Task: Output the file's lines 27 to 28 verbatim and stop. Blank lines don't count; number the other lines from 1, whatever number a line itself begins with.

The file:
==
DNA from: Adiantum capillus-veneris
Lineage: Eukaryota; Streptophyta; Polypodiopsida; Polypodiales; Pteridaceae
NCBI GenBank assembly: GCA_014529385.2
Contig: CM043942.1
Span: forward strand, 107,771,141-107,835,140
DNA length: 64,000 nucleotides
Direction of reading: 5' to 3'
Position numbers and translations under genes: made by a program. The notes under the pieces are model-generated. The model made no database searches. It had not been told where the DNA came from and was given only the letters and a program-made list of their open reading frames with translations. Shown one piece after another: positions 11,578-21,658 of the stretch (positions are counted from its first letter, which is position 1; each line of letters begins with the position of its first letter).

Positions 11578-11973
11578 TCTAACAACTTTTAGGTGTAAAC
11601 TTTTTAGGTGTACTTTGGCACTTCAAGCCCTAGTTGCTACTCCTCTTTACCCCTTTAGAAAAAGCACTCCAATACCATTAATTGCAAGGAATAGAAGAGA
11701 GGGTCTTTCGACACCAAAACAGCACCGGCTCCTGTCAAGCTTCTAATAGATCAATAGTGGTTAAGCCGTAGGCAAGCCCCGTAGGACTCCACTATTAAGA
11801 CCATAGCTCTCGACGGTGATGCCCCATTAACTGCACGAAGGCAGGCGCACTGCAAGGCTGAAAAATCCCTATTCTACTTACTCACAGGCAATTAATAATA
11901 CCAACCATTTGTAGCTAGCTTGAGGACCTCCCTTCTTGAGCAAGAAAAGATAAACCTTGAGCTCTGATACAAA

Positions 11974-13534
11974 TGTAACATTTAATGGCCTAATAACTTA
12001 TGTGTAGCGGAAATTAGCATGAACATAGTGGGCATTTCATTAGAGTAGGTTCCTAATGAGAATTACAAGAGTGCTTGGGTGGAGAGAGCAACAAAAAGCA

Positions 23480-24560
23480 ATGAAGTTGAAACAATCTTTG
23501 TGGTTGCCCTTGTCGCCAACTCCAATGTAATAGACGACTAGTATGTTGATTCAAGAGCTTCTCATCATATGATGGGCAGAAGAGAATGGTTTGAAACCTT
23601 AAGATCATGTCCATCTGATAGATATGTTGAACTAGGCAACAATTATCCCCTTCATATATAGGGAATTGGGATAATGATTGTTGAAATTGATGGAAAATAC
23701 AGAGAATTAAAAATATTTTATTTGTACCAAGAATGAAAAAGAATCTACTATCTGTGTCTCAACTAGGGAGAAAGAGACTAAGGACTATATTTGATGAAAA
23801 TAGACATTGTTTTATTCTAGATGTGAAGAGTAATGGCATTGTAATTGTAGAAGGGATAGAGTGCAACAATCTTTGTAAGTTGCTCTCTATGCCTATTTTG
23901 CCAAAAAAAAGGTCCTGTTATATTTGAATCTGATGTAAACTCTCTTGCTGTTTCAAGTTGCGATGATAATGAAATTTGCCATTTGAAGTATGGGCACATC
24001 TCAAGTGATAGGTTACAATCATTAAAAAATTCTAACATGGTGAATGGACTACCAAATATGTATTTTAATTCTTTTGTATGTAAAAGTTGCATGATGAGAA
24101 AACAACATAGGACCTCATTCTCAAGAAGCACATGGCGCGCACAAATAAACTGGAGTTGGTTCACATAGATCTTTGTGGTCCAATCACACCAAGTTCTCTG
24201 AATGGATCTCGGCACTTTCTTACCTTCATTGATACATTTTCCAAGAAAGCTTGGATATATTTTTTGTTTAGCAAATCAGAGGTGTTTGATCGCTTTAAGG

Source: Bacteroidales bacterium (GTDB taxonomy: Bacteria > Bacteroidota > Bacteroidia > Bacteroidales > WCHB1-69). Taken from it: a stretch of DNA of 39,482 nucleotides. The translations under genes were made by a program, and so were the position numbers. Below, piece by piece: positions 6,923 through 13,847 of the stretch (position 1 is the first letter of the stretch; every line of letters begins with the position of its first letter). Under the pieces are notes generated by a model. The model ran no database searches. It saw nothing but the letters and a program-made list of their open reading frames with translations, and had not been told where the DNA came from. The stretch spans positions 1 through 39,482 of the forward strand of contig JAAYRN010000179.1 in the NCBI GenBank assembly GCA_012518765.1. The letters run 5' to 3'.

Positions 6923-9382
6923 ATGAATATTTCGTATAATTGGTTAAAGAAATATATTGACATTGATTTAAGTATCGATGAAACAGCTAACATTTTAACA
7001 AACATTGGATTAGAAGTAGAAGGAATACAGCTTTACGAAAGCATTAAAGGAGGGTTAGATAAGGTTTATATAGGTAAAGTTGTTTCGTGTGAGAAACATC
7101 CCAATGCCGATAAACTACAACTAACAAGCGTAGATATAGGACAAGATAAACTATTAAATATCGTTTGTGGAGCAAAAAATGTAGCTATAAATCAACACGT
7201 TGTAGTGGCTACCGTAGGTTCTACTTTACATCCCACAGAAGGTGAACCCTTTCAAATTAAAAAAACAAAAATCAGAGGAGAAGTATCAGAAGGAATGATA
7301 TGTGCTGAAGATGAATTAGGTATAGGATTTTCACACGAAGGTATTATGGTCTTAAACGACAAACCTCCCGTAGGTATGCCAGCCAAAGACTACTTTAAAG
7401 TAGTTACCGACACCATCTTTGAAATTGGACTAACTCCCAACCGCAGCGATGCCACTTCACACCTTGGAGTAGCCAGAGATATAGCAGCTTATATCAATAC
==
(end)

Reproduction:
24201 AATGGATCTCGGCACTTTCTTACCTTCATTGATACATTTTCCAAGAAAGCTTGGATATATTTTTTGTTTAGCAAATCAGAGGTGTTTGATCGCTTTAAGG

Source: Bacteroidales bacterium (GTDB taxonomy: Bacteria > Bacteroidota > Bacteroidia > Bacteroidales > WCHB1-69). Taken from it: a stretch of DNA of 39,482 nucleotides. The translations under genes were made by a program, and so were the position numbers. Below, piece by piece: positions 6,923 through 13,847 of the stretch (position 1 is the first letter of the stretch; every line of letters begins with the position of its first letter). Under the pieces are notes generated by a model. The model ran no database searches. It saw nothing but the letters and a program-made list of their open reading frames with translations, and had not been told where the DNA came from. The stretch spans positions 1 through 39,482 of the forward strand of contig JAAYRN010000179.1 in the NCBI GenBank assembly GCA_012518765.1. The letters run 5' to 3'.